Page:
3) Put your equipment on lockdown.
As a small business owner you may be accustomed to leaving your computer, laptop, tablet, and smartphone laying around to use at your discretion for processing orders and payments. However, you are putting yourself and business at great risk, especially if you start adding employees. You want to make sure that every device is password protected and that you don’t give administrative access to just anyone. Also, you want to regularly change your password and use a combination of numbers, letters, and special characters. If you start to add more devices for any staff that you bring on board or have them tap into your network as remote workers, then also make sure you have everything on lockdown. Educate any employees on the need to protect their own devices, especially if they are given access to the network or cloud-storage platform.
4) Don’t hang onto customer data.
This means don’t store any type of payment and credit card data on a database, network, or cloud-based storage system. First, it’s a compliance no-no and second, it makes that data vulnerable to hacking. If you do experience a breach, then it will be your responsibility in terms of fees, penalties, and damages incurred from it. The best way to protect yourself is to just get rid of this data as soon as the transaction is complete.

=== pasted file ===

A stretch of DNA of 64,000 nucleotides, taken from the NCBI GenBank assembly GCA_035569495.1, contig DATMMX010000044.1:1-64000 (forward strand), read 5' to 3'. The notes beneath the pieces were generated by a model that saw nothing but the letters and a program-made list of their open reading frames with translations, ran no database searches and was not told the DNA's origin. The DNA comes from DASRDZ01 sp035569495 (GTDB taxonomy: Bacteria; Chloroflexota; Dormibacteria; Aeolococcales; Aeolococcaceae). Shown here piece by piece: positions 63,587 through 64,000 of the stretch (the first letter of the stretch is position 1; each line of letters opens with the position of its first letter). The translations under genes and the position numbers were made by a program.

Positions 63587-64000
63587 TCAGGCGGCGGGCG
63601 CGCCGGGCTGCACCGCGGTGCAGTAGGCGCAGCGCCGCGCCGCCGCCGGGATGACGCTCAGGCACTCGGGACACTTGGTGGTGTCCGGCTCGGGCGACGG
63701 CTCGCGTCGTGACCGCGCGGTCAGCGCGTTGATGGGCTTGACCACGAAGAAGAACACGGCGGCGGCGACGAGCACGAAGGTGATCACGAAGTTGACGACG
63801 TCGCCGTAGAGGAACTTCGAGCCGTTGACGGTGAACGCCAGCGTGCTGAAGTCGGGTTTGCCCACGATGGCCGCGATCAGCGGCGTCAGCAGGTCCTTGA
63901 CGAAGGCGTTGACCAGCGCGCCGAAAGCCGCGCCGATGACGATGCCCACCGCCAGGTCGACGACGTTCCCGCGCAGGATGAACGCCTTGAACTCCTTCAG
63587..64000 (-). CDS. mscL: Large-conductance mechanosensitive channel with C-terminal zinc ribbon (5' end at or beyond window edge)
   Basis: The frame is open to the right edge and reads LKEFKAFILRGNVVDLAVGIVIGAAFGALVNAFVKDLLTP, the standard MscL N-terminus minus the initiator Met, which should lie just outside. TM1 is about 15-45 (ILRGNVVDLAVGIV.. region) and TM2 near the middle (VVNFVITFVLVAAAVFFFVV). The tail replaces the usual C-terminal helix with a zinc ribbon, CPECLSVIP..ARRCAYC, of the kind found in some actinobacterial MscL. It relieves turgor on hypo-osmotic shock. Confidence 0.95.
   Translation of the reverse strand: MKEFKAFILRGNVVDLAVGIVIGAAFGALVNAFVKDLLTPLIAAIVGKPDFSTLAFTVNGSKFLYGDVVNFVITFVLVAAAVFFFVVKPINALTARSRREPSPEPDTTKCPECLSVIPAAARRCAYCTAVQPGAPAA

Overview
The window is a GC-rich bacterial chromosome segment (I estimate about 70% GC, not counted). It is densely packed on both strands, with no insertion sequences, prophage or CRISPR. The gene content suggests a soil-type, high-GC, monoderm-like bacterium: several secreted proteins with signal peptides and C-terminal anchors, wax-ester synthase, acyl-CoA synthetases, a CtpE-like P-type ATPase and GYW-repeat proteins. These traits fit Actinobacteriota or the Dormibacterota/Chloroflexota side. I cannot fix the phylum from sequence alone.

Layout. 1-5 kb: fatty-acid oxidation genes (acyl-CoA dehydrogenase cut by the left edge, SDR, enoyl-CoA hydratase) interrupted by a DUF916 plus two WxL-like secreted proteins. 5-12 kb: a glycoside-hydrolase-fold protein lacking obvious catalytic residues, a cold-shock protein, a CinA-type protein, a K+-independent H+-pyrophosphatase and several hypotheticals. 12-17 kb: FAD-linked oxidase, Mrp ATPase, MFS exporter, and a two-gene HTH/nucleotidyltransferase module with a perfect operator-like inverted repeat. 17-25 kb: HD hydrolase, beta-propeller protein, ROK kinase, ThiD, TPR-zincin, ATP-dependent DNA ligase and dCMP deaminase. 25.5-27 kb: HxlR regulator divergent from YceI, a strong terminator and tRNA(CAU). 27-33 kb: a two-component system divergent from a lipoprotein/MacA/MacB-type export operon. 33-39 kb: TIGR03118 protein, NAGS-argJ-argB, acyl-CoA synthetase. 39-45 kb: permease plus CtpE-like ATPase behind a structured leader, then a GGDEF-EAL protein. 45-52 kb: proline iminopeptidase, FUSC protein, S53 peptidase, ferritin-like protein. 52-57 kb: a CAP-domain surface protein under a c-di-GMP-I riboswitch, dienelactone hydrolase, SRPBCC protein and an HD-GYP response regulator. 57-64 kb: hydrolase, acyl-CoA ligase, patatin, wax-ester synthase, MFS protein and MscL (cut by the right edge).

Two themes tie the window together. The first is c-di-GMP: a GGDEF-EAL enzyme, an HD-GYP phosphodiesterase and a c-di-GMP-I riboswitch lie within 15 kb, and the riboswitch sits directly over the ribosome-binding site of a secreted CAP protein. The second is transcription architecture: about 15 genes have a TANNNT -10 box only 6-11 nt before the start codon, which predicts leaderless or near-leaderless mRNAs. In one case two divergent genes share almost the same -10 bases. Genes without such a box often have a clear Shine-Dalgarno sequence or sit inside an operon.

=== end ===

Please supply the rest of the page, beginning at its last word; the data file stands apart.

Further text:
5) Add more steps to the transaction verification process.
The idea here is to verify and then verify again and then verify further. This includes doing an address verification match to see that billing and shipping address line up, requesting the card security card (the three- or four-digit number on the back of the credit or debit card), using geolocation to verify the IP address of the purchaser, and assessing any larger sized orders that are outside the normal purchase behavior of a regular customer. You can also employ a filter that tracks how many times a person entered the wrong information and shut them down say after three or four rounds of incorrect data entry.
6) Regularly update all software and security tools.
Criminals essentially practice how they will break in using existing systems and know that as soon as a new software version is released they will have to start over. That’s why when they come across someone who is using outdated software, they immediately go to work on busting into it. This includes everything from your database and c-panel to your WordPress version to your antivirus software. While many types of software are set to automatically update, you can’t rely on that. Instead, you will need to manually check each one and stay on top of this process. With more software moving to a subscription-based model, you can sign up for reminders or set your system to search for the latest updates.